In the case, the Supreme Court held that the defendant was required to affirmatively admit, by testimony or other evidence, the substantial elements of the offense, to claim the entrapment defense. The requirement to affirmatively admit the elements of offense did not violate the Fifth Amendment privilege against self-incrimination.
Also, the Court found that the defendant, who gave incriminating statements to undercover police officer, did not affirmatively admit the substantial elements of the crime charged, and thus could not claim entrapment.
Arizona’s Entrapment Defense Under A.R.S. § 13–206(A)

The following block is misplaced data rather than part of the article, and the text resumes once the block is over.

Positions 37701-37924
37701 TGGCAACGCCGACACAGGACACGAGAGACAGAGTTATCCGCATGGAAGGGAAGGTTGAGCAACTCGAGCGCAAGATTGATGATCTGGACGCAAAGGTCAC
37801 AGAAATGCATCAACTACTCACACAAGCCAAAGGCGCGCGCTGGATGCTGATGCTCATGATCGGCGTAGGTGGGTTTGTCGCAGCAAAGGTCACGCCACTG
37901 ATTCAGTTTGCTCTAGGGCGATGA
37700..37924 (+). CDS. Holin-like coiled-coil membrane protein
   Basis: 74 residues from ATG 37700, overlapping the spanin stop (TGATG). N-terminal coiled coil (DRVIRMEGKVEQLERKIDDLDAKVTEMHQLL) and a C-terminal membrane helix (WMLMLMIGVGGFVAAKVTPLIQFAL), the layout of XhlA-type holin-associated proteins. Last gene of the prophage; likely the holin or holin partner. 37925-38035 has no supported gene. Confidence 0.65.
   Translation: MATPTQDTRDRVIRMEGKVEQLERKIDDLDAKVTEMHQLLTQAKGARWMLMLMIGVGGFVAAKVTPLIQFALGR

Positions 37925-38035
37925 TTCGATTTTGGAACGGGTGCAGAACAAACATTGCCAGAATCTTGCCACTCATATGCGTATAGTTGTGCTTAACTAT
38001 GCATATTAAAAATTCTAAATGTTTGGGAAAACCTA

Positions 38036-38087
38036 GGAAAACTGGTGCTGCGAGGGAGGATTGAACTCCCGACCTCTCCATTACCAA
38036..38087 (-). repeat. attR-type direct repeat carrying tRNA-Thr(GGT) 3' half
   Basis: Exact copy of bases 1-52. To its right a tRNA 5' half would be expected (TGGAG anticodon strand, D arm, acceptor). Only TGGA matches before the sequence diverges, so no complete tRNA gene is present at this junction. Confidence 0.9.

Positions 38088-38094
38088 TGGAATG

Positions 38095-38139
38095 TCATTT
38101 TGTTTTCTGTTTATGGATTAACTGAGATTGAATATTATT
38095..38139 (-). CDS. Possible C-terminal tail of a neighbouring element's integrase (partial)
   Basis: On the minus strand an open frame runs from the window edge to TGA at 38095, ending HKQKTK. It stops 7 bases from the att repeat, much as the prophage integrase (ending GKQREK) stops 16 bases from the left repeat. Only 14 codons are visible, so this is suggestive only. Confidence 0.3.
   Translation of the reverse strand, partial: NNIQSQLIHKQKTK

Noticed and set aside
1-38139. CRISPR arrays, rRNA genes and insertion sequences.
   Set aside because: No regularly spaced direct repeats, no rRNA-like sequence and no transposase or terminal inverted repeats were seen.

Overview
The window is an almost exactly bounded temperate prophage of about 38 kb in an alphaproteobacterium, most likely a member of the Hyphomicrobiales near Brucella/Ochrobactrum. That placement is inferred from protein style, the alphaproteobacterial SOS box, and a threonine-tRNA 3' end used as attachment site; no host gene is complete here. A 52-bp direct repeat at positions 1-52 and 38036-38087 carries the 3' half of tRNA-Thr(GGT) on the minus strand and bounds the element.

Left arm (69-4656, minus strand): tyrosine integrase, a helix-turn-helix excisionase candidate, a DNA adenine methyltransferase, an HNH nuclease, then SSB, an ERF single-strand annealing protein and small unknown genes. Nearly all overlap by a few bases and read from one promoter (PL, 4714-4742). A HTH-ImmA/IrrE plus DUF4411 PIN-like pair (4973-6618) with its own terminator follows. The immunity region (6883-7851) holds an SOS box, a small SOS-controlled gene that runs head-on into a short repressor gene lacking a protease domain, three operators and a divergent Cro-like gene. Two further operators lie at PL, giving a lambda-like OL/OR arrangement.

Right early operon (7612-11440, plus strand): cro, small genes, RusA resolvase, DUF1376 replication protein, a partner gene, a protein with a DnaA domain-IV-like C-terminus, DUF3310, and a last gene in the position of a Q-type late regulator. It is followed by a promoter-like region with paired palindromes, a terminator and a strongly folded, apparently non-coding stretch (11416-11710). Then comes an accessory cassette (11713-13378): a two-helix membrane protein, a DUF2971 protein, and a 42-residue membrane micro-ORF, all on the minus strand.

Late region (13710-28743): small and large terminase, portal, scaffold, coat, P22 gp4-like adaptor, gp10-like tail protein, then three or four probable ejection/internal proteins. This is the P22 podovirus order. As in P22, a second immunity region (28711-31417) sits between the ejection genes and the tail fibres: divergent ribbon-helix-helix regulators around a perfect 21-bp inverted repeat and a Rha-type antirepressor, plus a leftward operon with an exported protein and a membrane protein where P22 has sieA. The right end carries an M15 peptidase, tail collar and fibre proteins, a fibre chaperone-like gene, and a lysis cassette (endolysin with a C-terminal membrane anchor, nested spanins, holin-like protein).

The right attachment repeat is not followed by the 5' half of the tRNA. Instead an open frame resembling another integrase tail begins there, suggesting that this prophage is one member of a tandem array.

The Court found that A.R.S. § 13–206(A) affords a defense of entrapment only when the defendant affirmatively admits the substantial elements of the charged offense. A defendant cannot invoke this affirmative defense merely by declining to challenge the state’s evidence, even when it includes incriminating statements made by the defendant to an undercover officer. The Court granted review because the application of the statutory entrapment defense presents a recurring issue of statewide importance.
The Court decided whether § 13–206 requires a defendant who requests a jury instruction on the entrapment defense to affirmatively admit the substantial elements of the offense and, if so, what qualifies as “other evidence” for such an admission.
By its terms, § 13–206 requires a defendant “to admit … the substantial elements of the offense charged.” The statute does not expressly address whether a defendant can “admit” the elements merely by not challenging the state’s evidence.